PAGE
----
BACKGROUND: Malaria is an increasing concern in Indonesia. Socio-demographic factors were found to strongly influence malaria prevalence. This research aimed to explore the associations between socio-demographic factors and malaria prevalence in Indonesia.
METHODS: The study used a cross-sectional design and analysed relationships among the explanatory variables of malaria prevalence in five endemic provinces using multivariable logistic regression.
RESULTS: The analysis of baseline socio-demographic data revealed the following independent risk variables related to malaria prevalence: gender, age, occupation, knowledge of the availability of healthcare services, measures taken to protect from mosquito bites, and housing condition of study participants. Multivariable analysis showed that participants who were unaware of the availability of health facilities were 4.2 times more likely to have malaria than those who were aware of the health facilities (adjusted odds ratio = 4.18; 95% CI 1.52-11.45; P = 0.005).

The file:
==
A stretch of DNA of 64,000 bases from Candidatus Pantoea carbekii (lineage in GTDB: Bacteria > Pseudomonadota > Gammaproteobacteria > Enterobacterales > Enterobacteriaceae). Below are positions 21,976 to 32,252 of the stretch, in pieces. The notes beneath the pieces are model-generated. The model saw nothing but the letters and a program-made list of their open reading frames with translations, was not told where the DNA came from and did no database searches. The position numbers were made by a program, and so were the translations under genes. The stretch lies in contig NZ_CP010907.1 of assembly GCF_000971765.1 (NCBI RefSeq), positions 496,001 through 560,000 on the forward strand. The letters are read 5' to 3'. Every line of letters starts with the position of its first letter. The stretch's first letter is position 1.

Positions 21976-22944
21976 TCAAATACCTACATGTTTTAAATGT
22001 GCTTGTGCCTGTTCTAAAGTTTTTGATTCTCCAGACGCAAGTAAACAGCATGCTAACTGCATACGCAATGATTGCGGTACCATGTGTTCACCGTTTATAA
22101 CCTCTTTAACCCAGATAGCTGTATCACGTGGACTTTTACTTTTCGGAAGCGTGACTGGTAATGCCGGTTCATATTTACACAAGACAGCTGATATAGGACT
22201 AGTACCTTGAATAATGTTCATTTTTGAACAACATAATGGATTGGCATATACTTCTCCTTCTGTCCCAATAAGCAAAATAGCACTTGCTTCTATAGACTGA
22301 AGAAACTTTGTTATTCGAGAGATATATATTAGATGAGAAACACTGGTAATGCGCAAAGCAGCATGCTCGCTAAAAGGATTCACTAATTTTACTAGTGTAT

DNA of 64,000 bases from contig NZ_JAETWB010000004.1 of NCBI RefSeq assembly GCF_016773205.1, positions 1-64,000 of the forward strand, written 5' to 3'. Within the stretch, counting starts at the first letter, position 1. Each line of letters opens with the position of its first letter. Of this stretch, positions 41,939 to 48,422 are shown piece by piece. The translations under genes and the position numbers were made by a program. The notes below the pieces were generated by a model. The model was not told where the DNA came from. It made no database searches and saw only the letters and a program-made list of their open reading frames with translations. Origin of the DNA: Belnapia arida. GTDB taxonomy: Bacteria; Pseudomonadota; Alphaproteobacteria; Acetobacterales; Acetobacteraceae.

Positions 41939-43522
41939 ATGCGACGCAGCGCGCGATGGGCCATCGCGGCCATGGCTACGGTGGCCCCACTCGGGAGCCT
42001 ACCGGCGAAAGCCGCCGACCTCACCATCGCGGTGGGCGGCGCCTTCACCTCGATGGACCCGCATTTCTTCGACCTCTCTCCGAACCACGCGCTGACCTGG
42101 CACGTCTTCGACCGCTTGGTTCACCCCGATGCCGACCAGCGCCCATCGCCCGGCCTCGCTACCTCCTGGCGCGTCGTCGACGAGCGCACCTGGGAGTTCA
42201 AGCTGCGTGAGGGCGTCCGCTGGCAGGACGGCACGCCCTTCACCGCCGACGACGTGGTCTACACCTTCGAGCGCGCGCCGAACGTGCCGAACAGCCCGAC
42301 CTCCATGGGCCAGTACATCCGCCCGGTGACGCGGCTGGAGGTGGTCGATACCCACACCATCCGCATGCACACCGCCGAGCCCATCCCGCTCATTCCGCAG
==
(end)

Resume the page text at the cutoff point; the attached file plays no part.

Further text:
CONCLUSIONS: Factors that can be managed and would favour malaria elimination include a range of prevention behaviours at the individual level and using the networks at the community level of primary healthcare centres. This study suggests that improving the availability of a variety of health facilities in endemic areas, information about their services, and access to these is essential.
- Aged, 80 and over
- Child, Preschool
- Cross-Sectional Studies
- Infant, Newborn
- Middle Aged
- Social Determinants of Health/statistics & numerical data
- Young Adult